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January, 2008 | Manolo's Food Blog
Archive - January, 2008

Artusi, Science in the Kitchen…

January is the time when Mr. Henry hides from creditors and curls up to read the books he received at Christmas.libro-artusi_001.jpg

From the marvelous Maria came Science in the Kitchen and the Art of Eating Well by Pellegrino Artusi, a book so full of wit and style, even cookbook haters will love it. First published in 1891 and never out of print, it is an essential food source book unavailable in English translation until 1997. Here are some sample quotes from the introduction:

Cooking is a troublesome sprite. Often it drives you to despair. Yet it is also very rewarding, for when you do succeed, or overcome a difficulty in doing so, you feel the satisfaction of a great triumph.

If you do not aspire to become a premier cook, you need not have been born with a pan on your head to become a good one. Passion, care, and precision will certainly suffice.

Life has two principal functions: nourishment and the propagation of the species. Those who turn their minds to these two needs of existence, who study them and suggest practices whereby they might best be satisfied, make life less gloomy and benefit humanity.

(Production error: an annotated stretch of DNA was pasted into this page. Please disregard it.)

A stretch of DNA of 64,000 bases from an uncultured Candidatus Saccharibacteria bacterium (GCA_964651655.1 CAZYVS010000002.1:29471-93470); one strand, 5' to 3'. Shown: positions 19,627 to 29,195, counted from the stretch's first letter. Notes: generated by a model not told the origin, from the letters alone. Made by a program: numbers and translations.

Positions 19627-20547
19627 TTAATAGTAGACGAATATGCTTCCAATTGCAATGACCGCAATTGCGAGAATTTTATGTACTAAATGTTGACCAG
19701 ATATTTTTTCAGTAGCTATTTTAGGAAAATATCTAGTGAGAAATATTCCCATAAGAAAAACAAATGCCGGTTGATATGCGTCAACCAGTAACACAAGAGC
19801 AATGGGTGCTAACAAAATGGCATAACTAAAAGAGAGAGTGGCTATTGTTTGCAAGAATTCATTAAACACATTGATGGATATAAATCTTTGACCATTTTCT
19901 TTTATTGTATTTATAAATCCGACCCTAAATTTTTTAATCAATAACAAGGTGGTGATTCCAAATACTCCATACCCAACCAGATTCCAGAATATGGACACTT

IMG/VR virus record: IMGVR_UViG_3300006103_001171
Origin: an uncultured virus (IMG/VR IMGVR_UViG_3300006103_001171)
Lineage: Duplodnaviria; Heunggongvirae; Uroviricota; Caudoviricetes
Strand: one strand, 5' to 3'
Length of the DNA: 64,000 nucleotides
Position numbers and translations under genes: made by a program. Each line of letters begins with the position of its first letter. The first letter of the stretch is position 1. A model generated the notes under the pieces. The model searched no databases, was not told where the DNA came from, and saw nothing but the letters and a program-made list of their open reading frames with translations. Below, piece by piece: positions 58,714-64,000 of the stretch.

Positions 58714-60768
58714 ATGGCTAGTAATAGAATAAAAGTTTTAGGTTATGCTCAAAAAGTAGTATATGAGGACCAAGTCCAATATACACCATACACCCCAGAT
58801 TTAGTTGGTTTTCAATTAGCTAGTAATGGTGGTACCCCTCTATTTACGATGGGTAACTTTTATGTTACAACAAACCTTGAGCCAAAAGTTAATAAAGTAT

But let me tell you, and I say this reluctantly, that with our century tending toward materialism and life’s enjoyments, the day shall soon come when writings of this sort will be more widely sought and read than the works of great scientists, which are of much greater value to humanity.

Blind is the man who cannot see this! The days of seductive, flattering ideals, the days of the hermits, are coming to an end. With greater eagerness that it ought to, the world is rushing to the wellsprings of pleasure, and those who know how to temper this dangerous inclination with healthy morals shall take the palm.


Some of Artusi’s ingredients are rare in today’s markets – ox marrow, for example. Most recipes, however, seem quite contemporary. He chose representative dishes from every corner of Italy but did not fall victim to local hype. On typical regional specialties he lavished praise or criticism in equal measure. Some dishes will surprise the experienced gourmand. His Bolognese sauce, for example, has no tomato. Pensa!

Nagging questions

Radical changes in routines are afoot in the Henry household.


Over Christmas at her vacation ranch in the Catskills, Pepper picked up an intestinal bug prevalent in beaver scat (Who knew?) and began losing weight. Saintly Dr. Brown, font of veterinary wisdom and love, promptly and permanently removed raw chicken from the Pepper Food menu because of the possibility of salmonella poisoning. Until the system re-boots, Pepper eats Hills canned “prescription diet W/D.” To his dog-savvy readers Mr. Henry asks: What is the best dog food?